Thanks guys. I missed most of these replies since I didn't get notifications for some reason. The whole point was that the trailer sailer did have a ripped main requiring a new one. I thought if I made a "mast crane" I could get a better sail made. Its too late now and the boat is sold, however I am still interested in this.

    When I was sailing out in the bay a fast racing type mono of about 30' sailed past me in the opposite direction. It had what looked like a large main with a lot of area at the top. I didn't get a good look but he had twin back stays of coloured rope (spectra?) The windward stay looked tight, and the leeward stay looked very loose. Does this sort of set up require that you adjust the back stays on each tack? Would you need to loosen the says just so the sail can get past on a tack? If so wouldn't this be dangerous to the integrity of the rigging in a jibe? I cant see how having 2 back stays would allow that much of a size increase of the head of the main without similar fouling problems compared to a single stay.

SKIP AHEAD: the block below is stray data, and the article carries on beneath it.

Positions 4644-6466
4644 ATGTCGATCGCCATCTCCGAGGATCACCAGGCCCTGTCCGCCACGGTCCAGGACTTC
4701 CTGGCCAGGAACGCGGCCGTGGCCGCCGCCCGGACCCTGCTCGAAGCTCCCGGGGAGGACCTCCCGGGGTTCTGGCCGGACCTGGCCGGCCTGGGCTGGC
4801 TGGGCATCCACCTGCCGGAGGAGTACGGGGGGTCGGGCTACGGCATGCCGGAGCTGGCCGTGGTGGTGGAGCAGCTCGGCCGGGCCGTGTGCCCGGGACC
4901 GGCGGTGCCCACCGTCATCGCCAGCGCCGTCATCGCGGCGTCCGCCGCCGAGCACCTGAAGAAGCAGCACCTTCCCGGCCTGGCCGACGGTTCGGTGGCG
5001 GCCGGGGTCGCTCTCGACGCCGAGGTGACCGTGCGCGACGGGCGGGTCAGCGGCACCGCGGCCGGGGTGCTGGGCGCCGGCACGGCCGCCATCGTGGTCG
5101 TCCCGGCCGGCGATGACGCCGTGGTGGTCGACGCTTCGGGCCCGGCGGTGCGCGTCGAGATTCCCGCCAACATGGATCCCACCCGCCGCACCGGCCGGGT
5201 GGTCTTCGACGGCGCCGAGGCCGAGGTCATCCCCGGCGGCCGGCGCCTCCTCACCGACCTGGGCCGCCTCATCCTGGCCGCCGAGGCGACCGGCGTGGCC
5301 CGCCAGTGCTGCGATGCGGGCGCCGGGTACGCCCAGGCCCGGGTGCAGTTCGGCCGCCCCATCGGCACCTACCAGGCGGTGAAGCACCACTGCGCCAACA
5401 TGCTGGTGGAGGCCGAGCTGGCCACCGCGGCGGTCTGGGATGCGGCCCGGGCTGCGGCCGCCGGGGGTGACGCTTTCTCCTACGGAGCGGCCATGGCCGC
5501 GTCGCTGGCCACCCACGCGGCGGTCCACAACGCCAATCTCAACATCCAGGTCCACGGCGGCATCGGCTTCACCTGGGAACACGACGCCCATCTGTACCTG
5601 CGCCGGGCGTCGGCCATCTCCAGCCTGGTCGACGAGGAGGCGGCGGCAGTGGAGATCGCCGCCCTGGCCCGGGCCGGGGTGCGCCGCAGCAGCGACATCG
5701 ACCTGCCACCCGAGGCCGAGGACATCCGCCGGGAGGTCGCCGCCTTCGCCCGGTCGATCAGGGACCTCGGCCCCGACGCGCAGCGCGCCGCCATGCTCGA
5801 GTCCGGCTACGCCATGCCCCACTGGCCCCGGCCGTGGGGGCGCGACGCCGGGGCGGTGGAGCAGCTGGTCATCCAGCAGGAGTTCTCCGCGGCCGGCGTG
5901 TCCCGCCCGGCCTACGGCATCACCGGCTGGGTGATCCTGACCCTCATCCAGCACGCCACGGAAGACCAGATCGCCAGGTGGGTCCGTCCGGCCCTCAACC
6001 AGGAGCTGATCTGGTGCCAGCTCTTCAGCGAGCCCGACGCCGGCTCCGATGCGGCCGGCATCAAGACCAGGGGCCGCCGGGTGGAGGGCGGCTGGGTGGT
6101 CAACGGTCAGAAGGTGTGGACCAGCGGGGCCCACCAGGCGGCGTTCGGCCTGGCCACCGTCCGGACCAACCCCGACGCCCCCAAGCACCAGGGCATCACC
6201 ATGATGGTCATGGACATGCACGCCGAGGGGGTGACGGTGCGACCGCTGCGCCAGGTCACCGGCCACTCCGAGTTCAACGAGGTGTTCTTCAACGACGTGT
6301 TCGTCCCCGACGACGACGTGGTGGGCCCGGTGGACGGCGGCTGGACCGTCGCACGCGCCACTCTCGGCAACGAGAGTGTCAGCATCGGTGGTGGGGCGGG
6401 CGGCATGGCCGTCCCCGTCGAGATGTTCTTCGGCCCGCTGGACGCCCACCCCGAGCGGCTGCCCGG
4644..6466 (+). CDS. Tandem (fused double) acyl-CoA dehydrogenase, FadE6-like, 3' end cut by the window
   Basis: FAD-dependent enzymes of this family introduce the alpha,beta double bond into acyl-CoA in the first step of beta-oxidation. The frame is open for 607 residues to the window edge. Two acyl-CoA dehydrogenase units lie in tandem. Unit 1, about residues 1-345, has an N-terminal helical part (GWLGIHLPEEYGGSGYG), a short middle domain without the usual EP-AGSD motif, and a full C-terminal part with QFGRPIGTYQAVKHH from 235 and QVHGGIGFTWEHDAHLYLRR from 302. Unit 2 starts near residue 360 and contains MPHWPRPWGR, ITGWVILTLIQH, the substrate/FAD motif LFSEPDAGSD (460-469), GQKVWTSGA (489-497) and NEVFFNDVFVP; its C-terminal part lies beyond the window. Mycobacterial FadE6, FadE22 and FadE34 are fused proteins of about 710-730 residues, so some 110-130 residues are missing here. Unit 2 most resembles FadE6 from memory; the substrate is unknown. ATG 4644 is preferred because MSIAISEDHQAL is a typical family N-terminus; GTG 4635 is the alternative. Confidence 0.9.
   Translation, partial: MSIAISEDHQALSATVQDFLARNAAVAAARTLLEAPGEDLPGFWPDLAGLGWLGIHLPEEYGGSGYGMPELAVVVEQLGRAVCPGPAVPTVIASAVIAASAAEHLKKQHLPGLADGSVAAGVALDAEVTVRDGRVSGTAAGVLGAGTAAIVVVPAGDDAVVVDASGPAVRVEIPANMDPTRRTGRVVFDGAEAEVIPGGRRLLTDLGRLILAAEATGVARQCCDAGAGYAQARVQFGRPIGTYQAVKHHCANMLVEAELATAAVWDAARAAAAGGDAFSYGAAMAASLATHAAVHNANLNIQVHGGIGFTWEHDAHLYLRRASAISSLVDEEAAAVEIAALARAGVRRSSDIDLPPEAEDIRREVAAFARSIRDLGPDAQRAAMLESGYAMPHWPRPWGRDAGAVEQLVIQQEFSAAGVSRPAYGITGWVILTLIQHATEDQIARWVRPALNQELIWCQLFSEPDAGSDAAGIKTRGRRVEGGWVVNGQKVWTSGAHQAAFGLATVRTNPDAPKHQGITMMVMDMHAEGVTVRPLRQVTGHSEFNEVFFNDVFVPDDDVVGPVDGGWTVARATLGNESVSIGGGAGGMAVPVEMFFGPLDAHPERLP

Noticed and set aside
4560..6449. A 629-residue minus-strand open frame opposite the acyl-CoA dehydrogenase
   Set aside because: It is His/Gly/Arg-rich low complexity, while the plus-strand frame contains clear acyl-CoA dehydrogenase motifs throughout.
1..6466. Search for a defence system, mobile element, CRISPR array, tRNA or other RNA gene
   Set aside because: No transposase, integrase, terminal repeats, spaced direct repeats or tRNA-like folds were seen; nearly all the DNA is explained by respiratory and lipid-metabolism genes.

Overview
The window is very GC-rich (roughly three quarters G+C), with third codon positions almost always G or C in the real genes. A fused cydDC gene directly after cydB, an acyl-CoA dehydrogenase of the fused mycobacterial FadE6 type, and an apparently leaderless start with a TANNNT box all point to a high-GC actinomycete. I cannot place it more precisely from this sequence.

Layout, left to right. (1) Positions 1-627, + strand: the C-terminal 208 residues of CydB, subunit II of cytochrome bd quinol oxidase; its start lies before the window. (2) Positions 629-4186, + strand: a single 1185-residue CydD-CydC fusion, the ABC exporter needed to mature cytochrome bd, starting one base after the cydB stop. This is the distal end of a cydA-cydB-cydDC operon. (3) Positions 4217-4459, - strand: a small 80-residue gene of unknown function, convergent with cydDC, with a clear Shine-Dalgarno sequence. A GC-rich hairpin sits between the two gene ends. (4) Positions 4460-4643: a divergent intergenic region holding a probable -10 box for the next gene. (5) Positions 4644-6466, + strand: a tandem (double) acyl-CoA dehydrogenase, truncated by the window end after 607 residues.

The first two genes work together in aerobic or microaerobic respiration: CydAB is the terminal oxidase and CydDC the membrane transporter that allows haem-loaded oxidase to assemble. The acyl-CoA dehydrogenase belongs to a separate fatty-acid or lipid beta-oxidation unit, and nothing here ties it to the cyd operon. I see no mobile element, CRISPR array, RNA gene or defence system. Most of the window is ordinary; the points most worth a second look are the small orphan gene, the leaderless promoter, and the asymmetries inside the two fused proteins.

13. Stumble
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    Stumble Senior Member


    We call them kickers around here. Basically all you need is an old batten and a small block. Secure the batten to the top of the mast with the projection haft, and run the backstay through the block. Then attach the block to the end of the batton. As you tack the batten provides enough lifting force to backstay to clear it over the mainsail, but is flexible enough to lay down when you crank on the backstay.